Sensor Location Methodology for Improved IEQ Monitoring in Working Environments

In the current era, sensors in buildings have become an essential requirement for wide applications such as monitoring indoor air quality (IAQ), thermal and environmental conditions, controlling building heating, ventilation, and air-conditioning systems (HVAC). To accurately control the IAQ for all areas in the indoor space, it is necessary to obtain considerable data from different locations in the space for more precision.

IAQ Assessment in Higher Education Classrooms with Natural Ventilation during the Cold Season

Indoor air quality (IAQ) control in educative centres, where students spend most of their time, is essential. The presence of high levels of contaminants can impact the academic performance of the students and, ultimately, their health. A study has been carried out to assess the IAQ of higher education classrooms with natural ventilation in order to quantify the exposure of the occupants to certain contaminants during the cold season. CO2, PM10, PM2.5, PM1.0, and volatile organic compounds (VOC) have been measured.

SMART-RENO-IEQ: Exploring the Capabilities of Low-Cost Sensors to Evaluate PM2.5 Exposure in Single-Family Houses

In building energy renovation, the notion of payback time of the investments is often presented as the only goal. However, the potential benefits in terms of health are also valuable despite being not consciously perceived by the occupant and may need to be monitored to be assessed. Laboratory-grade devices or protocols are generally burdensome and expensive, and the growing popularity of low-cost devices may contribute to the perception of health benefits at a larger scale.

Development of a PM2.5 Index Adapted to Short-Term Measurements to Provide Real Time Information to Residential Building Occupants

The ALLO project aims to be innovative in the way it approaches information and its dissemination to residents who are concerned about air quality in their home or are not familiar with the subject. In this paper, we are focusing on one important pollutant, i.e. PM2.5, on more particularly on low-cost sensors that provides PM2.5 data in rooms at short timesteps (usually 5 min.).

Ambient air filter efficiency in airtight, highly energy efficient dwellings – A simulation study to evaluate benefits and associated energy costs

Highly energy efficient buildings such as ones built to the Passive House standard, require a very airtight building envelope and the installation of a mechanical ventilation with heat recovery (MVHR). MVHR systems incorporate ambient air filters, which reduce the introduction of particulate matter (PM) from outdoor sources into the dwelling. However, indoor PM sources, e.g. cooking, can also contribute substantially to occupants’ exposure and need to be accounted for when designing ventilation or deriving recommendations for filter classes.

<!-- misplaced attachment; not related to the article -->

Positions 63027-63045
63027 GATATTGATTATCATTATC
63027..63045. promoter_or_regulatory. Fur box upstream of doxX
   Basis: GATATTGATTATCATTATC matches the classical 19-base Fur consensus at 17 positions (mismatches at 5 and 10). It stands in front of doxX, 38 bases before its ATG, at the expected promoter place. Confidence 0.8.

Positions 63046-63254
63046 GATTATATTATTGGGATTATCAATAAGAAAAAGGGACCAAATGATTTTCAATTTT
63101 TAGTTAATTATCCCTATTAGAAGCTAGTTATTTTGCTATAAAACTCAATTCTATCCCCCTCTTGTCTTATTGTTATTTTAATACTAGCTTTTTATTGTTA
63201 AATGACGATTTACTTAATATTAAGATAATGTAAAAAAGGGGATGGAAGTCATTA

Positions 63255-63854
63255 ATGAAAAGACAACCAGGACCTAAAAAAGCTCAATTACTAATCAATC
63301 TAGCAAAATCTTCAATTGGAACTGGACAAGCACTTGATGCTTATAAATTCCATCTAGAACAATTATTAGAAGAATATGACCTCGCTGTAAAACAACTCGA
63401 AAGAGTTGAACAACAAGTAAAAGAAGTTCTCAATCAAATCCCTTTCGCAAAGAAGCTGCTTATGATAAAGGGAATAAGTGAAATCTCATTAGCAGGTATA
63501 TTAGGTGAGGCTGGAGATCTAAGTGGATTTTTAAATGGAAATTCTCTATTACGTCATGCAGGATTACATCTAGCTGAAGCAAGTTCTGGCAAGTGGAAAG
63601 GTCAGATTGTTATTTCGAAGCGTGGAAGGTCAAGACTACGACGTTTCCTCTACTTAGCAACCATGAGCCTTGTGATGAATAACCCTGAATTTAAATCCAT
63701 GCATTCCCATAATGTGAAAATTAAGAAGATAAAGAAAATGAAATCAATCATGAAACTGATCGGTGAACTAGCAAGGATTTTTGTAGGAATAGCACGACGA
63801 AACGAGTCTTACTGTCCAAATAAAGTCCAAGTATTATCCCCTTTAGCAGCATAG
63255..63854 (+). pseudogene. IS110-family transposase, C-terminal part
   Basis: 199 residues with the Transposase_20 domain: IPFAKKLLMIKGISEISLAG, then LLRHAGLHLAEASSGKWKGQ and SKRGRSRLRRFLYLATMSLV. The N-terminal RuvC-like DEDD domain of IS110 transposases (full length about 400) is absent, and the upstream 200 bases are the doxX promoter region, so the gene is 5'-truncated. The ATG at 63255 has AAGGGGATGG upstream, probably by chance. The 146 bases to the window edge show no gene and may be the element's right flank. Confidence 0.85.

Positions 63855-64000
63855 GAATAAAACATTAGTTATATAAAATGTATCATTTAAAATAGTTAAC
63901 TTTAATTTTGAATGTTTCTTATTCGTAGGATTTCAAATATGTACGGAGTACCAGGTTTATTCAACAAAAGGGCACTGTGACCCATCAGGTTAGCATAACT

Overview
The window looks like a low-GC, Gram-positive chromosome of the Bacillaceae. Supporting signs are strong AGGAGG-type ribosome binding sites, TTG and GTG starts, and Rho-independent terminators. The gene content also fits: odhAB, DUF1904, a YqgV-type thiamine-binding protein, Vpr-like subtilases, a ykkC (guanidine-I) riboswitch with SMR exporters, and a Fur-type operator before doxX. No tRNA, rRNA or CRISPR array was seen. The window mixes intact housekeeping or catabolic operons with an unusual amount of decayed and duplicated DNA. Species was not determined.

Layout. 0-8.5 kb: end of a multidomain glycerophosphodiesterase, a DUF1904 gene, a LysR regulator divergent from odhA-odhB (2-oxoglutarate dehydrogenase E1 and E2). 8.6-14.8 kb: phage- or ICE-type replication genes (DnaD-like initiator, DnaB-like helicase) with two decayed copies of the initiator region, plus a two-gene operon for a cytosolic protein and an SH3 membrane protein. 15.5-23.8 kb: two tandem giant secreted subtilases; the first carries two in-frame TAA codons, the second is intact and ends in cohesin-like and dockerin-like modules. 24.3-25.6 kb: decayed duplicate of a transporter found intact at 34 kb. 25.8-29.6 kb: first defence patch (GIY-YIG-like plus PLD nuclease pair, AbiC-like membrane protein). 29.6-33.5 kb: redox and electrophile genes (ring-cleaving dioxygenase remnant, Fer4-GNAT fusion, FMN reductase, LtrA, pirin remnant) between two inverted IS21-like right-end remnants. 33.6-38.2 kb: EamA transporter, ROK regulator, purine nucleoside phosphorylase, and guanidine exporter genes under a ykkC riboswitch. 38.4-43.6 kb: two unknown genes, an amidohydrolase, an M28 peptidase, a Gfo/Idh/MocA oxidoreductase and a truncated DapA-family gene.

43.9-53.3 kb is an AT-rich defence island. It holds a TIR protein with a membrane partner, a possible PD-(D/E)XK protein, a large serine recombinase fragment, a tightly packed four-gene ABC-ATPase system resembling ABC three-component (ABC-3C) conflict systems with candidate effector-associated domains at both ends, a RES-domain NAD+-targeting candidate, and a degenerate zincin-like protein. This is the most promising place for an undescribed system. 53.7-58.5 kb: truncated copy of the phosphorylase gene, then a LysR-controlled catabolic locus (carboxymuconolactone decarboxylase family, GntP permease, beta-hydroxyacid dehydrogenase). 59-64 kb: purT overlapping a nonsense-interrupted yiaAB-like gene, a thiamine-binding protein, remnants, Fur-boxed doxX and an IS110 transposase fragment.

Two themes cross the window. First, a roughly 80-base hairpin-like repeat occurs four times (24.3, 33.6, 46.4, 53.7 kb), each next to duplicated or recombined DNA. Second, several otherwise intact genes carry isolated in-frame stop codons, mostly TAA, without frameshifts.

Are low-cost sensors good enough for IAQ controls?

Over the past few years there have been advances in sensing of some pollutants, primarily particles, that might lead to ventilation controls based on direct sensing of pollutants – particularly those relating to health. In this study we evaluated low-cost (about $200 US) IAQ monitors that measured PM2.5 - the most important health-related pollutant in indoor air. Controlled laboratory tests were carried out with known sources of particles (cooking, cleaning, candles, cigarettes) and by comparing the IAQ monitors response to research-grade and reference measurement methods.

A use case of data analysis for assessing Indoor Air Quality indicators

Product connectivity makes products and systems remotely controllable and possibly interoperable with other devices in the house. 
The most common way to achieve this interoperability is to connect these devices locally. On the other hand, products may also be cloud-connected, which allows an easier and seamless interoperability between devices. Hence, data are collected and stored in the cloud. As soon as the measured data is sent to the cloud, large set of data are available and can be anonymously retrieved and statistically analyzed. 

Air change rate measurements using indoor/outdoor ratio of PM2.5

According to past researches, most people spend 80%-90% of their time indoors. The ventilation is very important to people’s health and the comfortable surroundings around us. From the viewpoint of energy saving, mechanical ventilation will consume a large amount of additional energy. So variety of ways measuring natural ventilation is worth considering. In fact, in real life, many people tend to have their windows shut rather than open, and the reasons are complex.


The objective of this study is to provide research results of the actual conditions concerning theconcentrations of PM10, PM2.5, PM1 and CO2 among particle and gaseous pollutants in a subwaycarriage. Mean concentrations of PM10, PM2.5 and PM1, and CO2 in a subway carriage wereinvestigated as 215.1101.4 ? m-3, 86.938.6 ? m-3, 27.011.4 ? m-3, and 1,588714 ppm,respectively. These mean concentrations in a subway carriage were higher when it ran on anunderground track than on a ground track.

Overview of Recent Dutch Studies on Environmental Tobacco Smoke

In this study the question whether or not and to what extend ventilation and air cleaning can contribute to the reduction of exposure to environmental tobacco smoke in the hospitality industry is answered. First a literature review on ventilation and air cleaning technologies has been executed. Unfortunately, only a few papers reporting experimental data from the hospitability industry were available to answer the proposed question. Therefore a model describing the effect of different ventilation systems and building layouts has been set up.